Devaux and Gow demonstrate how a tight junction protein called claudin 11 makes the neuronal myelin sheath a snug fit. The study will be published in the December 1, 2008 issue of the Journal of Cell Biology (www.jcb.org).
Like the rubber coating on a copper wire, the myelin sheatha membrane extension of glial cells that spirals around the axons of neuronscreates an insulation layer that prevents current leakage from axons and aids electrical conduction along the length of the axon.
Claudin 11 forms tight junctions between successive spiral layers of the myelin sheath, but it was unknown whether it was required for myelin to act as a good insulator. To examine this question, Devaux and Gow compared electrical recordings from the optic nerve of wild-type and claudin 11 knockout mice. They found that although claudin 11 deficiency caused no gross defects in the appearance of the myelin sheath, it slowed electrical signalsat least in neurons with small-diameter axons.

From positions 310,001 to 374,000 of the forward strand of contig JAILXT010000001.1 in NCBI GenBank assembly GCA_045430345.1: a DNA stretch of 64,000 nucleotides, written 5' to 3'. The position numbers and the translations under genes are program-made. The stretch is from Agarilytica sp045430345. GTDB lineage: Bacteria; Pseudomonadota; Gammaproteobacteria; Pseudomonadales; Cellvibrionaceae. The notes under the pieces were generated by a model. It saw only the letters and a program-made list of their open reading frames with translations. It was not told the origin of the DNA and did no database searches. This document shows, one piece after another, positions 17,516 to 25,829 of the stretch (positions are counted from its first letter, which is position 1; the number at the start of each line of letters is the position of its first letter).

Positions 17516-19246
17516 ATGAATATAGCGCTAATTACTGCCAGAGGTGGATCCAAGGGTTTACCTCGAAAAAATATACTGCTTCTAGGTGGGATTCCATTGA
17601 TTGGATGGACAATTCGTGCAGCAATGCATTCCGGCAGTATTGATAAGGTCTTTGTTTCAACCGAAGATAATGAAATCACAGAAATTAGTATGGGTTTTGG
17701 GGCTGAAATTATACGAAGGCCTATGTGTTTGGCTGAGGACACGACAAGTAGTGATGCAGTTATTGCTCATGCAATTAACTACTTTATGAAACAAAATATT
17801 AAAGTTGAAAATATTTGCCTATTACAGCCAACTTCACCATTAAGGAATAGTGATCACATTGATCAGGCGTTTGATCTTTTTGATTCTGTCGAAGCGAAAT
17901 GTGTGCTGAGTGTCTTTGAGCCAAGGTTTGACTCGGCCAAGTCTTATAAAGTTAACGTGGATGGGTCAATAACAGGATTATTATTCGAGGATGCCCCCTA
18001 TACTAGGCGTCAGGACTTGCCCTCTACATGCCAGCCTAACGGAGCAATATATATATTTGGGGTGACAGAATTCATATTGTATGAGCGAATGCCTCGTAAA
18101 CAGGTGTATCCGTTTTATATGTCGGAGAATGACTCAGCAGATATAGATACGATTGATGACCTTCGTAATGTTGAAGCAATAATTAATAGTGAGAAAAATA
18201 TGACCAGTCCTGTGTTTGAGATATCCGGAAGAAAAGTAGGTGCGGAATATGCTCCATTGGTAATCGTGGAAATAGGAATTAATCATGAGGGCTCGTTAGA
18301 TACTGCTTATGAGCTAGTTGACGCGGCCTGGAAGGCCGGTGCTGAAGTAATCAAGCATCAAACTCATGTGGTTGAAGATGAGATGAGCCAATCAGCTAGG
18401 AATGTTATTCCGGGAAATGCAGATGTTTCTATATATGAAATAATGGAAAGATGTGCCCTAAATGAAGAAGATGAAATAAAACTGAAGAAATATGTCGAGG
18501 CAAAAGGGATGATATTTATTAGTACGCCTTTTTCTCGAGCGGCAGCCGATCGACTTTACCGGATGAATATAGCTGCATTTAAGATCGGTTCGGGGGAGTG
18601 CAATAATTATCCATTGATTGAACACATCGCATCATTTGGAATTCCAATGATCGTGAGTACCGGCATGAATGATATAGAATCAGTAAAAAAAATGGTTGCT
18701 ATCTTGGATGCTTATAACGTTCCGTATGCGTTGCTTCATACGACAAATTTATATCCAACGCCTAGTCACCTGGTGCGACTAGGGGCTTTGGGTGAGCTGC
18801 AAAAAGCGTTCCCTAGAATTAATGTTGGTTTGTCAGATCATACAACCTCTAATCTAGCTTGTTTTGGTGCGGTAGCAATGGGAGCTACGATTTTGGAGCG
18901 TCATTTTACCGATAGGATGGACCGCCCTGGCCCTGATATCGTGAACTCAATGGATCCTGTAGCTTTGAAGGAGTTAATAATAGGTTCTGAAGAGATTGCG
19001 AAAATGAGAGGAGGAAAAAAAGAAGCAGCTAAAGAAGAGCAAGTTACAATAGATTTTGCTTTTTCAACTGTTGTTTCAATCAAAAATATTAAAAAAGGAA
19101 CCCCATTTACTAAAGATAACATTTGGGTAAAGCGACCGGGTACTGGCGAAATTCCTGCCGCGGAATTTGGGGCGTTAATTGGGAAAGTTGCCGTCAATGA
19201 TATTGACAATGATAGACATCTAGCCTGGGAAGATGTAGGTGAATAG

Using a computer model that incorporates the resistive and capacitive properties of axons (and their myelin sheaths), the authors showed that claudin 11 adds to the electrical resistance of myelin by preventing leakage of charged ions (and electrical current) through the spiral space between myelin layers. The reduced resistance in the absence of claudin 11 affects small-diameter axons most severely because such axons have thinner myelin sheaths and thus less insulation to begin with. Because neurons with small-diameter axons are mostly found in the CNS, the authors speculate that defects in claudin 11 could be associated with deficits in cognition and perception, like those found in schizophrenia or neurodegenerative diseases.
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